Tensions in International Higher Education: Sense Making, Decision Making, and Organizational Culture

Open Access
Brinker, Suzan
Graduate Program:
Higher Education
Doctor of Philosophy
Document Type:
Date of Defense:
November 05, 2018
Committee Members:
  • John Jesse Cheslock, Dissertation Advisor
  • John Jesse Cheslock, Committee Chair
  • David S Guthrie, Committee Member
  • Gerald K Letendre, Committee Member
  • Kyle Peck, Outside Member
  • Qualitative Research
  • Higher Education
  • International Higher Education
  • Ethnography
  • Organizational Culture
  • Sense Making
  • Decision Making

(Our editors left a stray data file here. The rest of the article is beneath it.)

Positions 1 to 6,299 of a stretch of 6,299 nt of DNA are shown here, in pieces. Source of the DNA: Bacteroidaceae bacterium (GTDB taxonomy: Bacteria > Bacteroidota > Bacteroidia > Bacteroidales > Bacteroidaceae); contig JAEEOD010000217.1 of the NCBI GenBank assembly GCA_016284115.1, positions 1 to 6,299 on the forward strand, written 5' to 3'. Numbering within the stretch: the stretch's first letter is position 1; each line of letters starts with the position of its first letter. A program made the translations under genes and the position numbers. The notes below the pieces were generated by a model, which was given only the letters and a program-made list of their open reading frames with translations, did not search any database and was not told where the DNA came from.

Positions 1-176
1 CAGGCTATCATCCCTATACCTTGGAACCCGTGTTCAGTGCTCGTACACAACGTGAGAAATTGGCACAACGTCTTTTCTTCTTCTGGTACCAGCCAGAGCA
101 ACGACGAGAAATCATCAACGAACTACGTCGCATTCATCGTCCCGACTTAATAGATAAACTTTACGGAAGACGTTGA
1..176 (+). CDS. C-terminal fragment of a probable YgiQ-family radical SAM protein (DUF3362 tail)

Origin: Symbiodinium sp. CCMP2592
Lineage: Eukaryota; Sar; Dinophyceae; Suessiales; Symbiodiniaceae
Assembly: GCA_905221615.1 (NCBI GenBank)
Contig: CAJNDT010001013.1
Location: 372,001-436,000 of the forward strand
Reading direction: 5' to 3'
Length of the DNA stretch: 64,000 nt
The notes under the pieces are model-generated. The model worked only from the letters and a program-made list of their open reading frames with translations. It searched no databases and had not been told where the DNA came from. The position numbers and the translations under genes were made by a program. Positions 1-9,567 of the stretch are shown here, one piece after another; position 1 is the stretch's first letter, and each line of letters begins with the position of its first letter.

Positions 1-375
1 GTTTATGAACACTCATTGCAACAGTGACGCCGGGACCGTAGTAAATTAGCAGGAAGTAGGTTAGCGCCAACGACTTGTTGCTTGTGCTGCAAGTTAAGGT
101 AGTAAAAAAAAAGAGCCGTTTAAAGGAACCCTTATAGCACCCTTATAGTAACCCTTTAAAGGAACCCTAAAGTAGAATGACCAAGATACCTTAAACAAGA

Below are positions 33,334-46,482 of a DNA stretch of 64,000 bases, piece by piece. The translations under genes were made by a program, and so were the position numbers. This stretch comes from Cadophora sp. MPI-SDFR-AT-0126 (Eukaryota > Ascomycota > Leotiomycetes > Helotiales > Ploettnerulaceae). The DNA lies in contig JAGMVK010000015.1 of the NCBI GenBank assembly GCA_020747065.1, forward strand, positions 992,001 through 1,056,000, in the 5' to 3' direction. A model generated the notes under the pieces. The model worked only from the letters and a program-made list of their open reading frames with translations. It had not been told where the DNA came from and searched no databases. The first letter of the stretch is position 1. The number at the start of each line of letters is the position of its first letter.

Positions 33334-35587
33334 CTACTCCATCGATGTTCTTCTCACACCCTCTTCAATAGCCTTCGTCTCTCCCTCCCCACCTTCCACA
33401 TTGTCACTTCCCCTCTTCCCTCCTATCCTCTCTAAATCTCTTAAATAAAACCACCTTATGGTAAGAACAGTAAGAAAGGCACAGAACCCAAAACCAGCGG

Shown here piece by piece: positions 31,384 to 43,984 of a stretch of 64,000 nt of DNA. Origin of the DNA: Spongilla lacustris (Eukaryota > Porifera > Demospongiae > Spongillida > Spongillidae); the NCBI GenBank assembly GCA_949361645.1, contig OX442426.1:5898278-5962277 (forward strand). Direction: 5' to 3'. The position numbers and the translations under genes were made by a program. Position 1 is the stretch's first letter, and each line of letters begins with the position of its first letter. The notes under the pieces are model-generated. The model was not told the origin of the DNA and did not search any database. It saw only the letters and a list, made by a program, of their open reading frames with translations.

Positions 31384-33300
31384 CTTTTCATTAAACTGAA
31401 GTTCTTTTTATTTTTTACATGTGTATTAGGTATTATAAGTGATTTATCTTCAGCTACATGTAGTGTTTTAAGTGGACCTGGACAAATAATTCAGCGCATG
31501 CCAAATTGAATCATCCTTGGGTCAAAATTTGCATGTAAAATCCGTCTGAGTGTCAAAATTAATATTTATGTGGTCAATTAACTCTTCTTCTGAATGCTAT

This study sought to understand faculty and administrator perspectives on international higher education. The focus of the study was on public research universities faculty and administrators, examining their approaches to sense making and decision making around tensions in international education within their organizational culture. The study took place at a large, public research university in the Northeastern region of the United States and encompassed 32 informant interviews, five participant observation, and a document analysis of 47 strategic plans. The findings indicated that faculty and administrators organize their thinking on university internationalization around five key tensions: global versus local, profit versus engagement, public versus private, quality versus scale, and access versus prestige. In addition, the findings showed that faculty and administrators who frame those tensions in terms of complementary dialectics (Tracy, 2004) are the most motivated to both engage in internationalization and the most likely to construct arguments that motivate their colleagues to support their initiatives. Complementary dialectics, as opposed to simple contradictions and pragmatic paradoxes (Tracy, 2004) were also the most likely to be linked with perceived decisions by resolution, as opposed to decisions by flight or decisions by oversight (Cohen, March & Olson, 1972). The organizational culture of a public research university that roots its decisions in its land-grant mission and strong, global reputation seemed to influence how faculty and administrators made sense of and decisions around tensions in international higher education. The case study approach needed for the exploration of organizational culture limits transferability of findings to other institutions, but future research has an opportunity to build on this study to validate findings via both qualitative and quantitative approaches.